The 2012-03-14 OpenMRS University  focused on code reviews. The presentation, at http://www.youtube.com/watch?v=lVVlDIElkuA , gives a good introduction to the process. 


A code review is a process by which developers examine source code in order to discover bugs, scrutinize coding conventions, and look for potential bottlenecks and resource leakage. The intent of a code review is to catch bugs/issues/defects before the offending code is deployed to a production environment and to transfer knowledge of implementation details to the rest of the team.

The pieces of code that need review are governed by the tickets in JIRA that have status of "Code Review (Initial)" or "Code Review (Pre-Commit)" or "Code Review (Post Commit)". To enter the queue, move your code through the workflow to get that status.

See open pull requests in Github.

Starting the code review process. (Preparing your code to be reviewed)

If you do not have a ticket yet, create one, attach your patch or link to your branch, then move the ticket through the workflow.

Now you can either ask someone to review the ticket, or you wait for someone in the Community Development Swim Lane to review it.

Performing a code review (Reviewing another person's code)

Finding a ticket

Doing the code review

Go through the code SLOWLY with a mind towards the Goals of Code Review (see below) and the Code Review Checklist

Add a comment for each line that needs attention. Be as descriptive and HELPFUL as possible in the comment.

Don't worry that you might not find anything to comment on, or that you don't know enough about every area of the code. There will usually be something to say about almost every commit; even where you don't find anything to question, you may find something to praise. The important thing is to make it clear to every committer that what they do is seen and understood, that attention is being paid. (Copied from http://producingoss.com/en/setting-tone.html#code-review)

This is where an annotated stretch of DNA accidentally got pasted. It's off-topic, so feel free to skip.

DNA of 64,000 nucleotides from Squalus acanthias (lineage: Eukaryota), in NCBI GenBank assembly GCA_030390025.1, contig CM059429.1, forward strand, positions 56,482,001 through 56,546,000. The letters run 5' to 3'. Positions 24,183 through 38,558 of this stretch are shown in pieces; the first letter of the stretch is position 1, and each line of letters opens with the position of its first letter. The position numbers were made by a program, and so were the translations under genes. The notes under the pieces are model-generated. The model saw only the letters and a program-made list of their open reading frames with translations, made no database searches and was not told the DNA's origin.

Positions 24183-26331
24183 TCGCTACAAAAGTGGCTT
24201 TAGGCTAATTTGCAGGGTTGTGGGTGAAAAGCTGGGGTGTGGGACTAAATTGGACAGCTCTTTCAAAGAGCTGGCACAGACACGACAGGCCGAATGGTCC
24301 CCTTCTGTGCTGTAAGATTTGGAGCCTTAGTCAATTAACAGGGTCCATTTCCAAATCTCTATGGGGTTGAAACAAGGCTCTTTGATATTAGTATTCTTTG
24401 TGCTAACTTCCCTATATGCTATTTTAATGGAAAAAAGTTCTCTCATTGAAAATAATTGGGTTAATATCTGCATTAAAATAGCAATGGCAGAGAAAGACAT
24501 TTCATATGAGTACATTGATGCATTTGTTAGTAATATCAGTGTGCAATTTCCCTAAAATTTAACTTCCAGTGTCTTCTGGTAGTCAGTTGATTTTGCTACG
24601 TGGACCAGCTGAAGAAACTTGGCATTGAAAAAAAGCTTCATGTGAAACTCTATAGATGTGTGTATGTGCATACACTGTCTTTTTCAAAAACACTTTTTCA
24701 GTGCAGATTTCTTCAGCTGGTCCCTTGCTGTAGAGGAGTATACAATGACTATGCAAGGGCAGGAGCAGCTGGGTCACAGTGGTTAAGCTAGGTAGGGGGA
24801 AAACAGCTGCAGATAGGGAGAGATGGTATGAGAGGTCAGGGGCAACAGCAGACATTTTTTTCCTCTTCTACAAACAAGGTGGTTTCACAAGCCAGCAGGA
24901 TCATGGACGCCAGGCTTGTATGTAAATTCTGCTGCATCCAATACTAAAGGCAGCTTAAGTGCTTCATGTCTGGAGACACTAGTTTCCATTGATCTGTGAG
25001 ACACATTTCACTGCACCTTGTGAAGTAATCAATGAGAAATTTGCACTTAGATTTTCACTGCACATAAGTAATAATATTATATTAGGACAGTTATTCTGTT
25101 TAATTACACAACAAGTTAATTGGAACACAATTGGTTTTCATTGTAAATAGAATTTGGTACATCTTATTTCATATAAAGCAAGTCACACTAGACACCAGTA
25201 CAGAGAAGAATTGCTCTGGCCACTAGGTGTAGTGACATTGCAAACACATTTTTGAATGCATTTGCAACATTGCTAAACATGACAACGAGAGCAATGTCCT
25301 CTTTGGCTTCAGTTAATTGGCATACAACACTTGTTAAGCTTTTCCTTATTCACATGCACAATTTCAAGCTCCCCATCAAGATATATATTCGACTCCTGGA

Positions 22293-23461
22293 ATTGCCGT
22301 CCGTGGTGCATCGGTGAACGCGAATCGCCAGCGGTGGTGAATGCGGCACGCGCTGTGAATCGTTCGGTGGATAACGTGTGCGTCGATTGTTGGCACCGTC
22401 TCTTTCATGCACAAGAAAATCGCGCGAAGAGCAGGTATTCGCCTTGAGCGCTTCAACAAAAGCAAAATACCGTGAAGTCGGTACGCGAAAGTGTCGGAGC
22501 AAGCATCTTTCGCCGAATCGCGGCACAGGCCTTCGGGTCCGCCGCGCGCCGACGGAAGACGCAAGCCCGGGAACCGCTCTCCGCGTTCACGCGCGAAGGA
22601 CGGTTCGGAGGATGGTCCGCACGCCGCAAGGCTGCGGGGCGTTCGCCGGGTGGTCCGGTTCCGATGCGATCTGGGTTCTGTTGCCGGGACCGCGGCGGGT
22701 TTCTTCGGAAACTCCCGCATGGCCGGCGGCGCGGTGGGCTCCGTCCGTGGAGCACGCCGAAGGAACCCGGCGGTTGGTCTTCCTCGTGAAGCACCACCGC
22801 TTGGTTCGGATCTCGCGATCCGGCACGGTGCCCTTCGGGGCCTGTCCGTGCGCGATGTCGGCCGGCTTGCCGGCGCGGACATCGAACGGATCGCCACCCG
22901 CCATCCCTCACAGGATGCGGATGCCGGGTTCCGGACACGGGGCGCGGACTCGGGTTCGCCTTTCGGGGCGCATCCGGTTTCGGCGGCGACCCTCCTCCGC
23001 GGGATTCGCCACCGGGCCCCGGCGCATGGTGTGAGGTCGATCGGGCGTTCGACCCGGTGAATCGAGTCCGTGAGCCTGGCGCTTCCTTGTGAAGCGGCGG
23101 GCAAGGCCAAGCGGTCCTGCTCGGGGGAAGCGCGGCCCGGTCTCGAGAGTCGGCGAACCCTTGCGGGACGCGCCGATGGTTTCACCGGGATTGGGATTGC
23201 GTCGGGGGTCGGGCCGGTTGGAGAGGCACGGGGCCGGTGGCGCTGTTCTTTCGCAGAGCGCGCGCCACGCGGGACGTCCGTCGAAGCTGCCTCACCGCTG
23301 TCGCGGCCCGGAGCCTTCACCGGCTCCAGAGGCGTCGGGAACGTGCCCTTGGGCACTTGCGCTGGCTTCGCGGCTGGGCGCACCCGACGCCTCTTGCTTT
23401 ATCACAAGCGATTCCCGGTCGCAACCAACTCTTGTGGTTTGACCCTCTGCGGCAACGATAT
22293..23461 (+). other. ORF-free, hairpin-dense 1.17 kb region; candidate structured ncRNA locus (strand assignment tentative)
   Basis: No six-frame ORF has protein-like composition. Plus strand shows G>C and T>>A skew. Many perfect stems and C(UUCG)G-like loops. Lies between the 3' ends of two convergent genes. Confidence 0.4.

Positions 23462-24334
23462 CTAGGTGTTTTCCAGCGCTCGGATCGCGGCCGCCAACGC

Finishing a code review

If changes need to be made before merging, then on the associated JIRA issue click the Rework Needed button.

Otherwise, merge the pull request (see Git Merging) and on the associated JIRA issue click on the Committed Code button. At this point you need to either (a) close the ticket in JIRA, via Approve/Close, or (b) comment on the JIRA ticket at-mentioning the person you expect to take the next action (maybe the dev working on the ticket to do followup fixes, maybe another person to do code review, maybe a BA/QA to do UI testing.

Goals of Code Review

There are many reasons to review code. Each code review should aim to achieve one or more of these goals; however, not all code reviews need to aim for all goals.

Tips for Code Review



  1. Where is the asynchronous code review application?
    1. https://github.com/OpenMRS
  2. What should I do if I find something wrong during a personal or asynchronous code review?
    1. Assuming that this review is happening in Github, add a comment to the review at that line.
    2. We need to make sure that this is a constructive process. The reviewer should not slam or even poke fun at the developer. Code reviews are meant to be both constructive and instructive. Not all of us have the same level of understanding of the code, so please be kind. In addition, the developer should not be defensive about his/her code. If the developer disagrees with the reviewer (which is totally reasonable), that developer should state their case and ask other developers for their opinion.
    3. Clarify it. Send email to developer asking for clarification
  3. How do I request a code review?
    1. Add a link to your pull request to the ticket your are working on. Set the status of the ticket to "Code Review (Pre-Commit)". (A ticket that's ready for work must be assigned to you first, so first make sure you click "Claim Ticket" to assign it to yourself.)
  4. What types of issues are we looking to capture during code review?
    1. See the Code Review Checklist.
  5. How much code should be reviewed in a single code review session?
    1. Ideally, less than 90 minutes without a break and less than 300 lines of code in one sitting